On October 7, APD Chief Harold Medina announced at a news conference new incentive pay bonuses for police officers who have been on the force 19 years or more, and who are eligible for retirement. They will be paid as much as $18,000 more per year, or $1,500 more a month. In addition, the department will pick up 100% of the officers’ medical benefits.
The additional $18,000 more a year in incentive pay for 19 year veterans will be paid in addition to the $16,380 annual longevity pay already being paid to police officers with 18 years or more of police service. According to APD Chief Medina the incentive pay is necessary to stop the number of officers resigning or retiring which cannot be offset by the number of new recruits entering the department.
APD has also extended existing hiring bonuses for incoming police officers through January 6, 2023. Those include $10,000 extra for police cadets, $15,000 for lateral officers, and $1,500 for police service aides. City employees can also be paid a bonus if they recruit new officers. The city is paying a “finders fee” of $2,500 to people who bring a police cadet on board, $2,500 for those who find a successful lateral hire, and $1,000 for employees who help bring on a public service aide.
It was on February 4 that that the Mayor Tim Keller administration announced that it has negotiated a new union contract with the Albuquerque police union that raised APD sworn officer pay after one year of probation to over $68,000 per year. The new 2-year contract raised police pay across all ranks by 8% and increased “longevity pay” by 5%. Under the new police contract announced in February, APD’s wages are well above cities and law enforcement agencies of comparable size including Tucson, Arizona at $54,517, and El Paso, Texas at $47,011. The new APD contract keeps APD starting wages slightly higher than the New Mexico State Police.
RATIONAL GIVEN FOR ADDTIONAL INCENTIVE PAY
According to APD Chief Medina the incentive pay is necessary to stop the number of officers resigning or retiring which cannot be offset by the number of new recruits entering the department. Under the state’s Public Employees Retirement Association (PERA), the retirement program for law enforcement is one of the best in the country. Police officers can retire after 20 years earning as much as 75% of their average high 3 wage years pay and with 25 years, 90%. APD is having a very difficult time keeping police officers past 20 years of service, with most just retiring and starting new careers or going to work for another law enforcement agency. The goal of the latest incentive is to keep employing the more experienced APD officers.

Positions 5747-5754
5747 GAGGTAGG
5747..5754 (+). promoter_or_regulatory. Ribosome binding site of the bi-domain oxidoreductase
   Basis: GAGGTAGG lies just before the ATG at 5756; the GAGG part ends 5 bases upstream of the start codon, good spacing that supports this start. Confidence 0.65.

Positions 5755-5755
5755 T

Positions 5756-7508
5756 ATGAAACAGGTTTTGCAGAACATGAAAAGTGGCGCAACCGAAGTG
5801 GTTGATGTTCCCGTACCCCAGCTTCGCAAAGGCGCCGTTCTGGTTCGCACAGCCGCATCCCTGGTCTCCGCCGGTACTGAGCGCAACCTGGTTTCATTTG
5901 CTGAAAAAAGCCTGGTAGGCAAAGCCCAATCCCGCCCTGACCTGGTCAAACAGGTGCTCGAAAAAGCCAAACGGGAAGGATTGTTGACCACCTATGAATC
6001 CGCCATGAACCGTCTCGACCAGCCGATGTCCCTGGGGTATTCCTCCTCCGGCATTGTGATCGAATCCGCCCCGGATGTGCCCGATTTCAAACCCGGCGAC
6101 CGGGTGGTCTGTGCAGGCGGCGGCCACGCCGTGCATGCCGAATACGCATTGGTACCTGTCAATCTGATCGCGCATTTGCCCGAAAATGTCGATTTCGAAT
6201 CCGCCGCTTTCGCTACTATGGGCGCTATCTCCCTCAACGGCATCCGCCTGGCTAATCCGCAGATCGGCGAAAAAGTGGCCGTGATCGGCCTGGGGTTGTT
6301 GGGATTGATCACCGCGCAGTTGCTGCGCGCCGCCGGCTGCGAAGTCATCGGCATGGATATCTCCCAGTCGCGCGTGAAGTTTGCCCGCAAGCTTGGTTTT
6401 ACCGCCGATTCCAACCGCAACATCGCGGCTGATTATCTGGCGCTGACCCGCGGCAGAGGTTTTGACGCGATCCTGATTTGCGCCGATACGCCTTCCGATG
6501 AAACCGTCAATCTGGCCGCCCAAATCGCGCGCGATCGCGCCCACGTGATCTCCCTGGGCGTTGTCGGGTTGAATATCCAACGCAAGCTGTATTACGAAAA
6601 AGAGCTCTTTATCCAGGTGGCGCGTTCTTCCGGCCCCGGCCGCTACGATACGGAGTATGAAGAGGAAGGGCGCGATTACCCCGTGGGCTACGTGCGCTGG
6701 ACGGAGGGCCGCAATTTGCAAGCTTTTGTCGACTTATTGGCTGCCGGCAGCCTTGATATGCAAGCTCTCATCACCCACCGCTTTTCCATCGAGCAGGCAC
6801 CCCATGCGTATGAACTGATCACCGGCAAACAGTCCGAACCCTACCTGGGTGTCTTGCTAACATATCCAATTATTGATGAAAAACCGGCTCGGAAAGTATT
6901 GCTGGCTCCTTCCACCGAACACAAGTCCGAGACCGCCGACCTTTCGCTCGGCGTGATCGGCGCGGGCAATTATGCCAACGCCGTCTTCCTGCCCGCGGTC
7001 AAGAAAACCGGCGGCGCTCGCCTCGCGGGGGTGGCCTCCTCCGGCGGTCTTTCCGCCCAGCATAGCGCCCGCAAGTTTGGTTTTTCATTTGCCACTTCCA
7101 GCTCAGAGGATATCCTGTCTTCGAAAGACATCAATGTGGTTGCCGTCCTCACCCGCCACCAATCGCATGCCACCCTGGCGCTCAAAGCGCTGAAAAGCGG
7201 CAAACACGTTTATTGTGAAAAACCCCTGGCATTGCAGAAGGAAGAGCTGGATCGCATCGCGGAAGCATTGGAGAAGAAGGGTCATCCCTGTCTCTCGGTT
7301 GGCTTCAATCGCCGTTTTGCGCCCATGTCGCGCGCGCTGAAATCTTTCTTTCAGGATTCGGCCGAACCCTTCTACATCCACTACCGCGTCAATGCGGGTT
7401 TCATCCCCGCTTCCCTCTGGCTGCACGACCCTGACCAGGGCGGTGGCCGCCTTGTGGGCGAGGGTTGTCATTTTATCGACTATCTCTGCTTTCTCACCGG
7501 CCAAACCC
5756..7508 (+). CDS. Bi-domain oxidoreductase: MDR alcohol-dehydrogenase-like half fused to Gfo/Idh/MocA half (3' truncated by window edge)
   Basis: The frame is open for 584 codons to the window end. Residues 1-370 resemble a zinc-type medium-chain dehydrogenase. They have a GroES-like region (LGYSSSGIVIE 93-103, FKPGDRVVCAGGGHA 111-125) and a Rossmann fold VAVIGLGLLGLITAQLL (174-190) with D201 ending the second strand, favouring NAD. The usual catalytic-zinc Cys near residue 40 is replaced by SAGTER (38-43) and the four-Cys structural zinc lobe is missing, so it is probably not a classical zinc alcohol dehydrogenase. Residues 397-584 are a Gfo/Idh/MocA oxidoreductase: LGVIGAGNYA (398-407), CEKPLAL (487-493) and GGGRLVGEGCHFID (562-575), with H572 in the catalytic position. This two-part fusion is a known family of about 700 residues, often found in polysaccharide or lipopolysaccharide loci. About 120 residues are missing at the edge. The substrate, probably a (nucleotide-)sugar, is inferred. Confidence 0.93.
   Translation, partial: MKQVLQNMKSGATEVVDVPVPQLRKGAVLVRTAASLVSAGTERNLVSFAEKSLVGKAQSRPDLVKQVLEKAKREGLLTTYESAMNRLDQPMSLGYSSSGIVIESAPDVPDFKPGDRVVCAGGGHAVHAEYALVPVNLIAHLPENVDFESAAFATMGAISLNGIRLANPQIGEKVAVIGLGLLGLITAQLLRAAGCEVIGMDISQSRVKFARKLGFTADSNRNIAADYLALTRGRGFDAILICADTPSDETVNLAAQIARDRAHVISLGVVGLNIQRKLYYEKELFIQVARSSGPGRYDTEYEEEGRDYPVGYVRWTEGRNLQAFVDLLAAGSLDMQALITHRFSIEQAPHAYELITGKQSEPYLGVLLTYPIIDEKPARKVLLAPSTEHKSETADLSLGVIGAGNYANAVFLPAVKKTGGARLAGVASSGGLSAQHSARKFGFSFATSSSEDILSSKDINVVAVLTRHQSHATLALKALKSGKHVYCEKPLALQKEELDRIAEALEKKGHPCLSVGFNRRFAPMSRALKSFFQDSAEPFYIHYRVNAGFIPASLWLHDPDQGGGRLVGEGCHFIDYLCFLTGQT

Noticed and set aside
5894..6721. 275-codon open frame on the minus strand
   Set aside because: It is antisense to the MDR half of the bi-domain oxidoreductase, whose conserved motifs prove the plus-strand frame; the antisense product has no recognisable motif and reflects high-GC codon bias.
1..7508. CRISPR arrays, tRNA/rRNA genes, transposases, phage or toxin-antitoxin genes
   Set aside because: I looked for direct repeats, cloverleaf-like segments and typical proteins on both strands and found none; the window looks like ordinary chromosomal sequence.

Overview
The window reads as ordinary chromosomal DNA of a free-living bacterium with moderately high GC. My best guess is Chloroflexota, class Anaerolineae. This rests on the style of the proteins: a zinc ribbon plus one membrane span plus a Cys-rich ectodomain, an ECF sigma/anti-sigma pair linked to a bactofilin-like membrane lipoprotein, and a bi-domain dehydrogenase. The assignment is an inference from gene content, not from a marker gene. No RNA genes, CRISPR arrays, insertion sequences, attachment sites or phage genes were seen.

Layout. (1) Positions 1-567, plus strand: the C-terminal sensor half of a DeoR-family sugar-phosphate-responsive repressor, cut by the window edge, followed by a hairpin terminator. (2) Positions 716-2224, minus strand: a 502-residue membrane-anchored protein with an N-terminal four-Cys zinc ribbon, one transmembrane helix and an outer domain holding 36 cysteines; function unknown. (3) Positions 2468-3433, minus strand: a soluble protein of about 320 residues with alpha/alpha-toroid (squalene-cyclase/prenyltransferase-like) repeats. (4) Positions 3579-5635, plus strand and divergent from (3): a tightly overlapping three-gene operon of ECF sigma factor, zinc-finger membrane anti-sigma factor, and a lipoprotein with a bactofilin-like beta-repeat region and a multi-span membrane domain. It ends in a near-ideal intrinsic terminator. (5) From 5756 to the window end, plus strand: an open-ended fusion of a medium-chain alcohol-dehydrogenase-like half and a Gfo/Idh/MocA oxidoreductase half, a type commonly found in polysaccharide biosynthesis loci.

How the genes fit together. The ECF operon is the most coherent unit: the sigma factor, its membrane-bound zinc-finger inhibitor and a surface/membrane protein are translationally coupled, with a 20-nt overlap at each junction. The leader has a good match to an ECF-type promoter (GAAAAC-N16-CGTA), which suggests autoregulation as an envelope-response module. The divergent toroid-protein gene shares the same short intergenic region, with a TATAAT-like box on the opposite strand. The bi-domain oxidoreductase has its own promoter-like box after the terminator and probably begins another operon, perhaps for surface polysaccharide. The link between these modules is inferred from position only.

APD also has extended existing hiring bonuses for incoming police officers through January 6, 2023. Those include $10,000 extra for police cadets, $15,000 for lateral officers, and $1,500 for police service aides. City employees can also earn extra money if they recruit new officers. The city is paying a “finder’s fee” of $2,500 to people who bring a police cadet on board. $2,500 is also paid to those who find a successful lateral hire, and $1,000 for employees who help bring on a public service aide.
According to APD officials, the department has seen fewer resignations and fewer terminations in 2022. Last year 97 officers retired from the department. Through September 2022, 45 APD officers have resigned in 2022 compared with 58 in 2021. There have been 44 retirements through Oct. 3, 2022, compared with 91 in 2021. With respect to terminations, APD has fired 5 people this year, as opposed to 8 in 2021.
When Mayor Tim Keller first ran for office in 2017, he campaigned on the promise that he would increase the number of APD sworn officers from the then 850 to 1,200. During the last 5 years Keller has been in office, the number of sworn officers has never exceeded 1,000 and has now dropped to the current 857.
During the October 6, 2022 press conference, Medina said the goal of 1,200 sworn police remains the same but “given the current environment” of recruitment, the focus now is providing comprehensive services with the current roster of 857 officers, as well as boosting the number of people enrolled in the Public Service Aide program and the number of professional staff who support the officers in the field.